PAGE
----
The M113 Armored Personnel Carrier (APC) is one of the most-produced post-war armored vehicles in the world. It was originally developed in the 50’s by FMC (Food Machine Corporation) as a more affordable and reliable replacement to the M59 and M75 APCs. One of the major upgrades over its predecessors was the use of military-grade aluminum for the armor that weighed less than steel while offering the same level of protection. In its original form, however, the vehicle was only protected against small arms fire and shell fragments, anything larger (such as the Soviet heavy machineguns) went right through.
The M113 entered the U.S. Army service in 1960. It was a boxy vehicle that could carry eleven men and two crewmembers (a driver and a commander) and it really was just a "battle taxi" designed to drive the American soldiers to the battlefield and back, not to withstand frontline combat. The early version of the M113 was equipped with a 209 horsepower gasoline Chrysler 75M engine, but soon after coming into service (in 1964, four years after its introduction), the vehicle engine was replaced by the 6V-53 215 horsepower diesel and the M113 continued to use diesel engines for the rest of its production (the engine was upgraded further in 1979 by turbocharging it to 275 horsepower). The most common armament consisted of a .50cal Browning M2 machinegun.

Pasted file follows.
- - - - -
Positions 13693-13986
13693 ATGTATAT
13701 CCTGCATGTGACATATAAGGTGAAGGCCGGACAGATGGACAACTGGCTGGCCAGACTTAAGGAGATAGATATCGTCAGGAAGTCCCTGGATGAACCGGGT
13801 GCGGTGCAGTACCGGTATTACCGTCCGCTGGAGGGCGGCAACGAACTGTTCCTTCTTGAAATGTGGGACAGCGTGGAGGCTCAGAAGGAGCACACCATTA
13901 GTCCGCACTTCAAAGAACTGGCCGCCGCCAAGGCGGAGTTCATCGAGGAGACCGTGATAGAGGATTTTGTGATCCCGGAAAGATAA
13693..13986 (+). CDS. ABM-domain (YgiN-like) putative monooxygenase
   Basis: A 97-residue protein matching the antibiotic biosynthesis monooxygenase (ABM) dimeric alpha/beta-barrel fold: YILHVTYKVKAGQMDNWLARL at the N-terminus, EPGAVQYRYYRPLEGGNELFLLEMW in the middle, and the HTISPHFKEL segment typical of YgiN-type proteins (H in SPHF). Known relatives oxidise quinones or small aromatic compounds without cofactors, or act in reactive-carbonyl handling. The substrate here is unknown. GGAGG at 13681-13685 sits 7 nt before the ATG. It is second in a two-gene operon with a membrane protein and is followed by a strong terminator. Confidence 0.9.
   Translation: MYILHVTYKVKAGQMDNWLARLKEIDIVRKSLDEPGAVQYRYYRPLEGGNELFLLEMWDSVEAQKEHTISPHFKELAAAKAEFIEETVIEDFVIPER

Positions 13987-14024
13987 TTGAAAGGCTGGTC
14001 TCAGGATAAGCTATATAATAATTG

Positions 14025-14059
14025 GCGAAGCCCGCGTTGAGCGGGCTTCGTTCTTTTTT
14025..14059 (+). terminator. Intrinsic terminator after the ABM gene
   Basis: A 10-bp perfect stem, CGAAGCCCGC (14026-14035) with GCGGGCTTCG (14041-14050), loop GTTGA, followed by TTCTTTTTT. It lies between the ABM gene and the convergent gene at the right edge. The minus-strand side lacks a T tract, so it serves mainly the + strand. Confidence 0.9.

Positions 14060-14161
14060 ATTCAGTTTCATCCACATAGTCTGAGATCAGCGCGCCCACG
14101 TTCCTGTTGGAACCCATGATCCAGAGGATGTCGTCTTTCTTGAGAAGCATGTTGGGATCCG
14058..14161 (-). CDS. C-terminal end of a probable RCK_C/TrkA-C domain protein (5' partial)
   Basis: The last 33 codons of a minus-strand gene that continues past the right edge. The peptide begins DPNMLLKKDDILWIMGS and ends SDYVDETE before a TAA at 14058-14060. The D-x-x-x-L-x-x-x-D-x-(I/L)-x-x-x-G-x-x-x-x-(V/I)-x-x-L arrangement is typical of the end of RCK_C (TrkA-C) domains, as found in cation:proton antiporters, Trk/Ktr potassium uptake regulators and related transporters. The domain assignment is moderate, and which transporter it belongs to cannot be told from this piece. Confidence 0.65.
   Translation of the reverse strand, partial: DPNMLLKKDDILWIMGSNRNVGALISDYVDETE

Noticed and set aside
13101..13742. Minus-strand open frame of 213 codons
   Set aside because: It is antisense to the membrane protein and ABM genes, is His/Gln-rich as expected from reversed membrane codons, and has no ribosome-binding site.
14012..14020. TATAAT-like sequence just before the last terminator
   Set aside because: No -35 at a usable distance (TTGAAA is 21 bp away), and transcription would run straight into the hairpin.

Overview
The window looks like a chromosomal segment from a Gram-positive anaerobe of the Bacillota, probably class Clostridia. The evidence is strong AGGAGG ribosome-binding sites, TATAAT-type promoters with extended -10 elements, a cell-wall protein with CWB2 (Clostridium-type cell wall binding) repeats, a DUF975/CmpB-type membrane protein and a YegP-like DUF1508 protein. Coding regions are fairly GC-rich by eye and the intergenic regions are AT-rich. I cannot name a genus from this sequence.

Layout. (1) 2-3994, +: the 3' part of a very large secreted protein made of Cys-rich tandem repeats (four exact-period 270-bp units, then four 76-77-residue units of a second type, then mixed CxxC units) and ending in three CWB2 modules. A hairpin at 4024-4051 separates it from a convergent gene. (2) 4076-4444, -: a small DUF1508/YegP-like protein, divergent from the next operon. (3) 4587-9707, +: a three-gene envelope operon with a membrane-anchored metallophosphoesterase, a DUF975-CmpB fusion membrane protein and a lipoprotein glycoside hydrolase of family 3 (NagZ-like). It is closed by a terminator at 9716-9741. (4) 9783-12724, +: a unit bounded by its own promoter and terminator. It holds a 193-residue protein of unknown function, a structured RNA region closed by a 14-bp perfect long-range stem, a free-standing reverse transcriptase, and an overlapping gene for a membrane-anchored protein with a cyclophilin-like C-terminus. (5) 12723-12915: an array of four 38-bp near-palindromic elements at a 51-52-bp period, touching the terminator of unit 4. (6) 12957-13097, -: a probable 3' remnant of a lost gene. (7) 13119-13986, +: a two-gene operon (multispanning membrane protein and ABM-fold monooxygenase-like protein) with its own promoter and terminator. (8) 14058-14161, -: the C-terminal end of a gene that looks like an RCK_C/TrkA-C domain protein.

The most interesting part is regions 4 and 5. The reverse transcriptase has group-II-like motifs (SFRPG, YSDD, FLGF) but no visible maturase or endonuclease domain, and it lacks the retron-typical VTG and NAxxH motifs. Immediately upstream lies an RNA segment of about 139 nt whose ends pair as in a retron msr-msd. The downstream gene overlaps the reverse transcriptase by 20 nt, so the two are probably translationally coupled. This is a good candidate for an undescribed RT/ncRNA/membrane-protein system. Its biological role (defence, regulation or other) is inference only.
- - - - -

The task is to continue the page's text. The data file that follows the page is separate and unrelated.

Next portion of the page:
The vehicle first saw active combat in Vietnam and, all things considered, it did fairly well. It was capable of performing the role it was designed for, although pressing it into more combat-heavy situations often did not have the desired effect as it was quite vulnerable. By that time, it was also being used by the Australians and supplied to local South-Vietnamese troops.
It is estimated that more than 80 thousand M113 family members (including ambulances, mortar carries and other variants) have been produced since 1960. The M113 was sold all over the world to about 60 countries and organizations with at least 50 still currently using it actively in one form or another. While the U.S. Army itself replaced the M113s with the Bradley Fighting Vehicle family a long time ago, it too still keeps a considerable stock of either actively used or mothballed M113s, some of which were used as late as in War in Iraq – in the first month of the 2003 war, 23 American M113s were destroyed and by the time the war was officially over, 160 of them had to be shipped back to the USA for repairs. Another recent user of the M113 is Israel although there were a number of critical reports regarding the protection offered to the crew and soldiers inside.
There were multiple attempts throughout the M113 lifespan to upgrade its armor as well; the usual solution was to bolt on additional (steel) armor plates. That way it was actually possible to protect the vehicle against up to 14.5mm machinegun rounds. There are multiple kits available for the M113 even today; one of the best known upgrade kits is the Israeli "Zelda". But armor was not the only thing upgraded through the years. There are countless variants of M113 upgrades available and some of them feature various turrets (possibly the best known is the Australian M113 variant with the 76mm Saladin turret).